Monday, December 12, 2005

Retaliatory Discharge: A Frequent Theory of Liability Against West Virginia Hospitals and Healthcare Providers

Following is a summary and guidance for West Virginia human resource managers on retaliatory discharge related claims faced by health care providers. The summary was prepared by my colleague, Ben Salango, a partner at Flaherty, Sensabaugh & Bonasso, PLLC. Ben's a member of our Health Care Practice Group and focuses on medical malpractice and employment litigation.

The West Virginia Human Rights Act prohibits employment discrimination on the basis of race, religion, color, national origin, ancestry, sex, age, blindness, disability or familial status. More frequent are claims under the West Virginia Human Rights Act against an employer for retaliation. Specifically, the Human Rights Act provides that an employer commits an unlawful discriminatory practice when the employer retaliates because the employee has opposed any practice or act forbidden by the Human Rights Act, or because he or she has filed a complaint, testified or otherwise assisted in any proceeding under the Human Rights Act. See W. Va. Code § 5-11-9(7)(c).

In order to prove a retaliation claim, an employee is generally required to prove the following: (1) the individual engaged in protected activity under the Human Rights Act; (2) the employer was aware of the protected activity; and (3) the employee was adversely affected by an employment decision following the employeeÂ’s protected activity within such period of time that the court can infer retaliatory motive.

Though there are numerous activities which are deemed "protected"” under the Act, frequently hospitals and healthcare providers are faced with claims alleging that an adverse employment action was taken against an employee because the employee filed a workers'’ compensation claim or expressed concerns over a purported safety violation. Recently, a Kanawha County jury awarded a discharged nurse more than $2 million against a hospital for allegedly terminating her employment because she complained of safety violations.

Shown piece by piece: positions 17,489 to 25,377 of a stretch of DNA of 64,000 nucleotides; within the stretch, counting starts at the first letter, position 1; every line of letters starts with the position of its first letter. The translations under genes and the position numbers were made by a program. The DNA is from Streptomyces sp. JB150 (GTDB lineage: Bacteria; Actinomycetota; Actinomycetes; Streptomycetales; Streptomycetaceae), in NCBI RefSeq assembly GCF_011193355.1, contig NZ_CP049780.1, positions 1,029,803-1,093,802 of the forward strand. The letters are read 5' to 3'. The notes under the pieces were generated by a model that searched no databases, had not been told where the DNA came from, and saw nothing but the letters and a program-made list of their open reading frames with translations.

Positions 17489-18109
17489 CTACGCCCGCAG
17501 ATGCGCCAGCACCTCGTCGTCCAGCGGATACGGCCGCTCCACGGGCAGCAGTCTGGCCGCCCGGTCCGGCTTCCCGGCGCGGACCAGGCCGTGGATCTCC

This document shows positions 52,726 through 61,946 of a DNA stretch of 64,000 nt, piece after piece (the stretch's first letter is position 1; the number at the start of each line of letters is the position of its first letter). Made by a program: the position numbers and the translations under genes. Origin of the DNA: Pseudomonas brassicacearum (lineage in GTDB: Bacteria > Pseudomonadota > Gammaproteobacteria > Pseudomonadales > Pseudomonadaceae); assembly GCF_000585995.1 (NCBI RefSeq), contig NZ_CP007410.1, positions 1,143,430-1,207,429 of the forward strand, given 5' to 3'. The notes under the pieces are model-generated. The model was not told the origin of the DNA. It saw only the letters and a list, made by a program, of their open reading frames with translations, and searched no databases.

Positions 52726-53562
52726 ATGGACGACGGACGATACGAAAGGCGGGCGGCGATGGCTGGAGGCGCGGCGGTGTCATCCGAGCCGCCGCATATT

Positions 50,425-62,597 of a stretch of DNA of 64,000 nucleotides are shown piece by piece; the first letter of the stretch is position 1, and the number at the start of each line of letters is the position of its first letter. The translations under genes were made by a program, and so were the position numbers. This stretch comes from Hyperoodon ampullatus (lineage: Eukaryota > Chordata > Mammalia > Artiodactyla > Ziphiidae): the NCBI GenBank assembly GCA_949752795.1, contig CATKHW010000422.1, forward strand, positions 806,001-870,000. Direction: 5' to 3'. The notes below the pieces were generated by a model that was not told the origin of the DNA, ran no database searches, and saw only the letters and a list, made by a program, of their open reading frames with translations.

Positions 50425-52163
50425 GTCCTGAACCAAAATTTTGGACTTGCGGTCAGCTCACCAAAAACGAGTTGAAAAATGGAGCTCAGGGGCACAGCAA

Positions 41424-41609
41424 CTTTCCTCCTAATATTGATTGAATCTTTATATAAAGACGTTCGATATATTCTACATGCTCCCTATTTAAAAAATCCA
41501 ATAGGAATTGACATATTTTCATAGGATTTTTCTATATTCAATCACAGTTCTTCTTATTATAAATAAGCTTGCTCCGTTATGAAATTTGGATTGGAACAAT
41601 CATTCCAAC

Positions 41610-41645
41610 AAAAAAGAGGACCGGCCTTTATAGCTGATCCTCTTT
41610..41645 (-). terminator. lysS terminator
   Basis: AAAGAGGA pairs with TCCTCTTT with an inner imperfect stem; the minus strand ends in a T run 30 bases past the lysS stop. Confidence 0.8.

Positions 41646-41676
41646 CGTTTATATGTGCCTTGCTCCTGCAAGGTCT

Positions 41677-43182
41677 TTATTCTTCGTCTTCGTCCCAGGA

West Virginia employers have also seen an increasing number of lawsuits for violation of the Anti-Discriminatory Provisions of the West Virginia WorkersÂ’ Compensation Act. West Virginia Code § 23-5A-3 specifically prohibits an employer from terminating an injured employee while the injured employee is off work due to a compensable injury and is receiving or is eligible to receive temporary total disability benefits. There is an exception to this rule when the injured employee commits a separate dischargeable offense.

Human Resources Managers should be cautious about enforcing a policy that requires termination when an employee has not worked for a certain period of time (typically six months or a year). Often, the terminated employee institutes litigation when such policies are enforced because the employee is off work receiving temporary total disability benefits. Thus, enforcement of such a policy results in a violation of West Virginia law and potential liability against the employer.

No comments: